The UK’s water utilities have come together to deliver a plan for net zero water supply by 2030, marking the world’s first sector-wide commitment of its kind.
On 12 November, Water UK published Net Zero 2030 Routemap, setting out a vision of how water companies, which account for almost a third of UK industrial and waste process emissions, can play their part in tackling climate change. By joining forces in such a way, the sector is expecting to be able to cut greenhouse gas emissions by 10mn tonnes, with a potential investment of £2-4bn forecast – based on current available technology and known costs. This figure is expected to become clearer as companies develop their own plans.
By 2030, the water industry is aiming to see the production of biomethane from sewage waste, allowing green gas to be injected into the grid to heat up to 150,000 homes, as well as for use as an alternative fuel for transport; the development of 3GW of new solar and wind capacity to meet 80% of the sector’s electricity demands; the restoration of 20,000 hectares of owned peatland and grassland; the planting of 11mn trees; and the electrification of 100% of passenger vehicles, as well as the transitioning of 80% of commercial vehicles to alternative fuels.
Throughout the routemap, several areas where hydrogen could play a role are identified, including in transport. While there could be a switch to ultra-low emission vehicles (ULEVs) for lights good vehicles and some heavy goods vehicles (HGVs), other “hard to treat” HGVs could move to hydrogen and biofuel. To enable use of zero emission transport fleets, the sector would have to develop its own charging infrastructure at sites; develop hydrogen and biofuel refuelling for HGVs; and identify alternative low and zero emission fuel sources for HGVs and engage with the transport sector to encourage and accelerate commercialisation of them.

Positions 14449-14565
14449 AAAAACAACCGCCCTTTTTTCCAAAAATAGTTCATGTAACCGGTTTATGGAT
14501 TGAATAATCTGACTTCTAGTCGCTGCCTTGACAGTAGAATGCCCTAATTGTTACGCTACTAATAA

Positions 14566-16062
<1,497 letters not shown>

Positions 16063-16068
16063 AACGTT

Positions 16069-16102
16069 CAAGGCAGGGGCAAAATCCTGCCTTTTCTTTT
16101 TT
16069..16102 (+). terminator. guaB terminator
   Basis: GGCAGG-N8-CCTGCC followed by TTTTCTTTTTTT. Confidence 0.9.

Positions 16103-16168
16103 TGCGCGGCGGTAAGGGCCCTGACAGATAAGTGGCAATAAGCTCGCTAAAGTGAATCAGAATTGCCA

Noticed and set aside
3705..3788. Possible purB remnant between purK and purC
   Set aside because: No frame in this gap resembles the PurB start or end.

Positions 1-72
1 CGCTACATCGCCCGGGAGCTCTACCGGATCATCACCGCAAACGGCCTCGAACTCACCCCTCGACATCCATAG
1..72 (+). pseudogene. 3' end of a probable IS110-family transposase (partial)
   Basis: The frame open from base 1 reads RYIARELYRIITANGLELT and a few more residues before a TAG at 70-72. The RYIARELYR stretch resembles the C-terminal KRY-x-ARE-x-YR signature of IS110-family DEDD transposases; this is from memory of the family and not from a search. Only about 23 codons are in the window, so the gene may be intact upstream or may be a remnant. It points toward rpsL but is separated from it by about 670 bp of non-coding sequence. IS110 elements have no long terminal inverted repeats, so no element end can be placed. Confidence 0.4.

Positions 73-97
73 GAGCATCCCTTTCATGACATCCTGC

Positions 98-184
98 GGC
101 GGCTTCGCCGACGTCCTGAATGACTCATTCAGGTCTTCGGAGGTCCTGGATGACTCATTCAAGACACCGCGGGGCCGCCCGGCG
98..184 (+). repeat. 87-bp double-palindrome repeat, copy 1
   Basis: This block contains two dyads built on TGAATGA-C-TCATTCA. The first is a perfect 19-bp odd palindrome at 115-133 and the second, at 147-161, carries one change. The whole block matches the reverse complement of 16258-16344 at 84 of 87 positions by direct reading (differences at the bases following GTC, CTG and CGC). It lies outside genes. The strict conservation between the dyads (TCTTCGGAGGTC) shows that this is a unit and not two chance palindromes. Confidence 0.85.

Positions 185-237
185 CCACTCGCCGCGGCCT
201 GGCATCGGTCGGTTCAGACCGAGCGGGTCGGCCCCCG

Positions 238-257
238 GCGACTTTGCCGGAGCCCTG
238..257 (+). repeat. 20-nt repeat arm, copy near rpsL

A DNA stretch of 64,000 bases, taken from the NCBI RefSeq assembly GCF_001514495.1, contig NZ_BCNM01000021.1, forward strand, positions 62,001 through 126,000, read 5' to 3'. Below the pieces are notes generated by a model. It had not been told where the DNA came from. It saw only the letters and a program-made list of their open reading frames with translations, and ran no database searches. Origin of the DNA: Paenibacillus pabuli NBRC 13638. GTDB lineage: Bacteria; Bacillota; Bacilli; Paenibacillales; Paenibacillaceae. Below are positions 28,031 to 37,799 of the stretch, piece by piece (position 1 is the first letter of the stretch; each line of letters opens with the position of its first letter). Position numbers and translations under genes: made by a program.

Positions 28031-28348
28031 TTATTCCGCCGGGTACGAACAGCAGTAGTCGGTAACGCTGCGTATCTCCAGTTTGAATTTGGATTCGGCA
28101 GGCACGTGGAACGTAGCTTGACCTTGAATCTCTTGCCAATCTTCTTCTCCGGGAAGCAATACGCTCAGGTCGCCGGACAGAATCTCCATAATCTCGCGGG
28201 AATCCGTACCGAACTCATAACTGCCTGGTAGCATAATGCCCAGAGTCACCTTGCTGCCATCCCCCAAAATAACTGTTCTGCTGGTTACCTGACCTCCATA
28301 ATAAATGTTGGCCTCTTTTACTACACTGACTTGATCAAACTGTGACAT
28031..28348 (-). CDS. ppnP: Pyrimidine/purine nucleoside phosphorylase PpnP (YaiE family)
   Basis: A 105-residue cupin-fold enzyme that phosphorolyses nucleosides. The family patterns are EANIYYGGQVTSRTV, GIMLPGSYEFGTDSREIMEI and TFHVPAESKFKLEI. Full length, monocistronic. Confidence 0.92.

In the short to medium term, the sector will look to the purchasing of green electricity, before looking to alternative power sources, such as hydrogen, to meet power demand. It would look to develop commercial arrangements that co-locate hydrogen production near wastewater treatment sites that could then use the oxygen by-product for aeration. As hydrogen production increases across the UK, it could then be adopted as an alternative to current fuel sources for standby generation.
Elsewhere, it addressed potential areas for innovation, including co-location of hydrogen and pure oxygen aeriation. It explained that while hydrogen as a potential fuel source, for its power demand and transport is a clear opportunity for the sector, the water sector also could play a part in accelerating production of hydrogen. It touched on how research in Australia has shown possible capital and operational benefits from co-locating the production of hydrogen on wastewater treatment sites and using the oxygen by-product to aerate activated sludge processes. Such an option could increase the renewable export potential of the sector, providing clean power for the wider UK economy. Looking further ahead, the routemap acknowledged how current discussions in the UK around the production of green hydrogen coming from water through electrolysis may see the sector approached to see both whether and how it could contribute to a future UK hydrogen economy.